So, aside from saving for retirement, you might want to consider investing in long-term, low-risk investments like mutual funds and savings bonds. Or you could also go for high-risk, high-yield investments with the help of a stockbroker or your financial advisor.

Benefits of financial goal setting

Creating financial objectives is a crucial first step toward financial success, security, and stability.

In particular, financial goal setting provides the following benefits:

  • Establishing clear goals enables you to create achievable plans.
  • It provides a benchmark for monitoring your progress.
  • It keeps you accountable for the results.
  • Making a list of goals helps in setting priorities.
  • Tracking your progress can inspire you to achieve more.

So, if you have yet to set financial goals, do so today.


If this article has inspired you to think about your own unique situation and, more importantly, what you and your family are going through right now, please contact your advice professional.

 

 

Posted in:News  

Scams Awareness Week 2022: 7-11 November

Posted on 11 November 2022
Scams Awareness Week 2022: 7-11 November

(ACCC)

Scams Awareness Week 2022 takes place 7-11 November. This Scams Awareness Week, along with over 350 partner organisations, we’re encouraging you to learn ways to identify scams and take the time to check whether an offer or contact is genuine before you act on it.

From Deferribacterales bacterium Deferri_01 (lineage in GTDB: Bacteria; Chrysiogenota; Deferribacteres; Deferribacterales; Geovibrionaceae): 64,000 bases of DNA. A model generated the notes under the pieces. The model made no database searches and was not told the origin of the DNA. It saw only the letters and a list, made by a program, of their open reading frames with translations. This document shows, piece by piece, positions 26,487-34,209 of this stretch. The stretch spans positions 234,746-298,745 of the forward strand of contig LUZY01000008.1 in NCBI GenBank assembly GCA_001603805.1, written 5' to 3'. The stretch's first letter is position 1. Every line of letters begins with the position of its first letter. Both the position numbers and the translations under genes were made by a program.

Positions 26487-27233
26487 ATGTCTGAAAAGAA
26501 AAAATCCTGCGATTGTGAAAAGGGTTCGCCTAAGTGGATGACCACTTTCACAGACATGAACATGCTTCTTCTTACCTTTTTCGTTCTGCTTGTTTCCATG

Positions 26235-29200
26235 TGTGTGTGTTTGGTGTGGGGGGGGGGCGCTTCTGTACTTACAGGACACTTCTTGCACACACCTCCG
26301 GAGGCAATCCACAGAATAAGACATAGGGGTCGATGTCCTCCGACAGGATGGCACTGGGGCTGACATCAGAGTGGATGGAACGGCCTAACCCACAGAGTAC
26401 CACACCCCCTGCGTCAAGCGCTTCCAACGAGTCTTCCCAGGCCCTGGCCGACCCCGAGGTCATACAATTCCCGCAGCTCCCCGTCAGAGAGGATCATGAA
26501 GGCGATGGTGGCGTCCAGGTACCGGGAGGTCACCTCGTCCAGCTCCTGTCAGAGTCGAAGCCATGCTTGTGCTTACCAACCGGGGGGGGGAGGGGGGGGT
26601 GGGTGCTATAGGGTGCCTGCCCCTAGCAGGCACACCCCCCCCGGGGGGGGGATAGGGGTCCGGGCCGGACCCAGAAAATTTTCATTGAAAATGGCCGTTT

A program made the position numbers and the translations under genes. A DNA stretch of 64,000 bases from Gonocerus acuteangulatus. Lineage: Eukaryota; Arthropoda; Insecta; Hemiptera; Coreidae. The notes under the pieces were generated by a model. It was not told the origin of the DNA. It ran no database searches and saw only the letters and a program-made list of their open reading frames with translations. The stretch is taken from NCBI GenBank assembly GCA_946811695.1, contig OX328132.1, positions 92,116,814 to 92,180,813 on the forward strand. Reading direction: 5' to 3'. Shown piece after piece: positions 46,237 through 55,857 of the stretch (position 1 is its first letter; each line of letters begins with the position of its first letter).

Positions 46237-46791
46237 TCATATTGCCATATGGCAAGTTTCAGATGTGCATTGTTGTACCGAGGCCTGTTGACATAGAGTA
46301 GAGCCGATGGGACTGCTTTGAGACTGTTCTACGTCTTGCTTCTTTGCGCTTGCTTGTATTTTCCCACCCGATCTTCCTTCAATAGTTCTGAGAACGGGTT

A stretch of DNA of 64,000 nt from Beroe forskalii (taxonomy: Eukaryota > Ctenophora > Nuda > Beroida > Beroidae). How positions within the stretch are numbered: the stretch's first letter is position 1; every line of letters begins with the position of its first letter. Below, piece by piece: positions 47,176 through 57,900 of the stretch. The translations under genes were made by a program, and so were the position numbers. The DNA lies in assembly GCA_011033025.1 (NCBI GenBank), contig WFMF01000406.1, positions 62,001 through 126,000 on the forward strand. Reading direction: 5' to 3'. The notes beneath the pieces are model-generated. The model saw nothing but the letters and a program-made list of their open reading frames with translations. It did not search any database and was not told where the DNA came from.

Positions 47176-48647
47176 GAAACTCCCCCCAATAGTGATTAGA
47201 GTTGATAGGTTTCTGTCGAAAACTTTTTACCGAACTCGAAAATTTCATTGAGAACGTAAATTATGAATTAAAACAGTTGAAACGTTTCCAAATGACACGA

With scammers continually developing new ways to catch people out, we need to increase our vigilance in checking for those little clues that can alert us that something is a scam.

Scams cost Australian consumers, businesses, and the economy hundreds of millions of dollars each year and cause serious emotional harm to victims and their families.

In 2021 Australians made more than 286,600 reports to Scamwatch and reported losses of around $324 million. By the end of August this year, Australians had lost even more with reported losses of over $381 million.

As alarming as these numbers are, we know that around one third of people who are scammed never tell anyone, so the true numbers are probably much higher.

Follow Scamwatch on Twitter and explore our website for more information and tips on how to protect yourself from scams.

Scamwatch tools and resources

The Scamwatch and ACCC websites contain a range of tools and resources about scams.

 

 

Posted in:News